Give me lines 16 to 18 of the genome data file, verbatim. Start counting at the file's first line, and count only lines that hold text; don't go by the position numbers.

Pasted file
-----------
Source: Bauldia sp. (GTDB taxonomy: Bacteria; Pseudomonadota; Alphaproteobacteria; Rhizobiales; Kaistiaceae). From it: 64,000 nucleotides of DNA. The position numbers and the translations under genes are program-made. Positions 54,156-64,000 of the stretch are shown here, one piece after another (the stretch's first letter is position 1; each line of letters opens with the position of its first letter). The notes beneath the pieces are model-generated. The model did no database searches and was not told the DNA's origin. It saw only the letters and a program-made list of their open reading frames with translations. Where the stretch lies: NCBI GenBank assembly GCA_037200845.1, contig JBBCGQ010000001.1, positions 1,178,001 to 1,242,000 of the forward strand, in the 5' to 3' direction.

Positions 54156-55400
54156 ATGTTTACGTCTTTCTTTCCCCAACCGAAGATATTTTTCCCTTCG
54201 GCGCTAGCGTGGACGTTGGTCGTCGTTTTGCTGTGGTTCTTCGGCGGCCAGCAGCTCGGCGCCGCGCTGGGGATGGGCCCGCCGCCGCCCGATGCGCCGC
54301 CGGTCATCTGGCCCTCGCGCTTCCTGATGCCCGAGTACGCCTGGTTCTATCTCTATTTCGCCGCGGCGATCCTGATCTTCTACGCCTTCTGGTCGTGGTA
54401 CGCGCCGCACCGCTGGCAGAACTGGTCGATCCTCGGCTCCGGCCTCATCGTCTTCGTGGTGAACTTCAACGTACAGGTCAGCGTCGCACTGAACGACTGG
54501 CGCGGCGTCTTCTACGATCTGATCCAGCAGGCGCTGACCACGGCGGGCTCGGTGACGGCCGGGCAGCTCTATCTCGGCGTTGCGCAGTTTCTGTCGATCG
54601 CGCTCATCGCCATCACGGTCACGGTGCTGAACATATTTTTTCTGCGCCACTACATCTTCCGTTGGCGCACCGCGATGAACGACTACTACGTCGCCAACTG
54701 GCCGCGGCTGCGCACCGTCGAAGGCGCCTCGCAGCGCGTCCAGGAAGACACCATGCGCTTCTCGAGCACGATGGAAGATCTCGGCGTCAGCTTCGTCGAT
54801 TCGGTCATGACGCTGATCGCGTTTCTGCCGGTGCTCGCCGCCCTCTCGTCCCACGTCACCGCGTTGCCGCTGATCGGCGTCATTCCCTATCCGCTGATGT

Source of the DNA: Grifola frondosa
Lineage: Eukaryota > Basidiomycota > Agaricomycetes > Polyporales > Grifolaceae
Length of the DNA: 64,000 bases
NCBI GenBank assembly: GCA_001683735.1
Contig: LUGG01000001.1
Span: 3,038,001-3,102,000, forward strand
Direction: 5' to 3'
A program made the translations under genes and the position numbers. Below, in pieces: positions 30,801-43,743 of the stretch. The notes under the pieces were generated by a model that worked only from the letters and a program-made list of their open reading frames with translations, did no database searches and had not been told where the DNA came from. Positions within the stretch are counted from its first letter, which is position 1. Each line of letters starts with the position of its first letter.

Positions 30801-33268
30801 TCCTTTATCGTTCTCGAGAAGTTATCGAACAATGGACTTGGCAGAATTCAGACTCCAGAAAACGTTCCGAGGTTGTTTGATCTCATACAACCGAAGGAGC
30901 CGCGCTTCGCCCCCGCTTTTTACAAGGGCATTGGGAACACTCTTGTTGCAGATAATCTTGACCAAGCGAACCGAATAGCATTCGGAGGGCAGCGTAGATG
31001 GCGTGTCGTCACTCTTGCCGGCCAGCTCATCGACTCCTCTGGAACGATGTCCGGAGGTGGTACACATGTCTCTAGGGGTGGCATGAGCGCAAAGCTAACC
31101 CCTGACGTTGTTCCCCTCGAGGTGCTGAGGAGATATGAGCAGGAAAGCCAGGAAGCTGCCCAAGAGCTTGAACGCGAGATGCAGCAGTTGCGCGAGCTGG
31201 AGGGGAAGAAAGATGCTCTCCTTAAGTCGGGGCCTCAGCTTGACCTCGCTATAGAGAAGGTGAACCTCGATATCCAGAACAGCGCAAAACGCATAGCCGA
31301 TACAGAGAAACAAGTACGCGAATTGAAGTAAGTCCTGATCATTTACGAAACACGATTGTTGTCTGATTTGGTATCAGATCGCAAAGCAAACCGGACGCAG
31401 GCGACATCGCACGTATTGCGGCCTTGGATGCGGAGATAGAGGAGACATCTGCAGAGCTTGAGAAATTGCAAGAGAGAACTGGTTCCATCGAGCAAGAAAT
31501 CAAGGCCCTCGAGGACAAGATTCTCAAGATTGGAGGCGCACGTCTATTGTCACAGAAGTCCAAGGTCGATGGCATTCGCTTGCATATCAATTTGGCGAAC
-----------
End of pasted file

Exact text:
Span: 3,038,001-3,102,000, forward strand
Direction: 5' to 3'
A program made the translations under genes and the position numbers. Below, in pieces: positions 30,801-43,743 of the stretch. The notes under the pieces were generated by a model that worked only from the letters and a program-made list of their open reading frames with translations, did no database searches and had not been told where the DNA came from. Positions within the stretch are counted from its first letter, which is position 1. Each line of letters starts with the position of its first letter.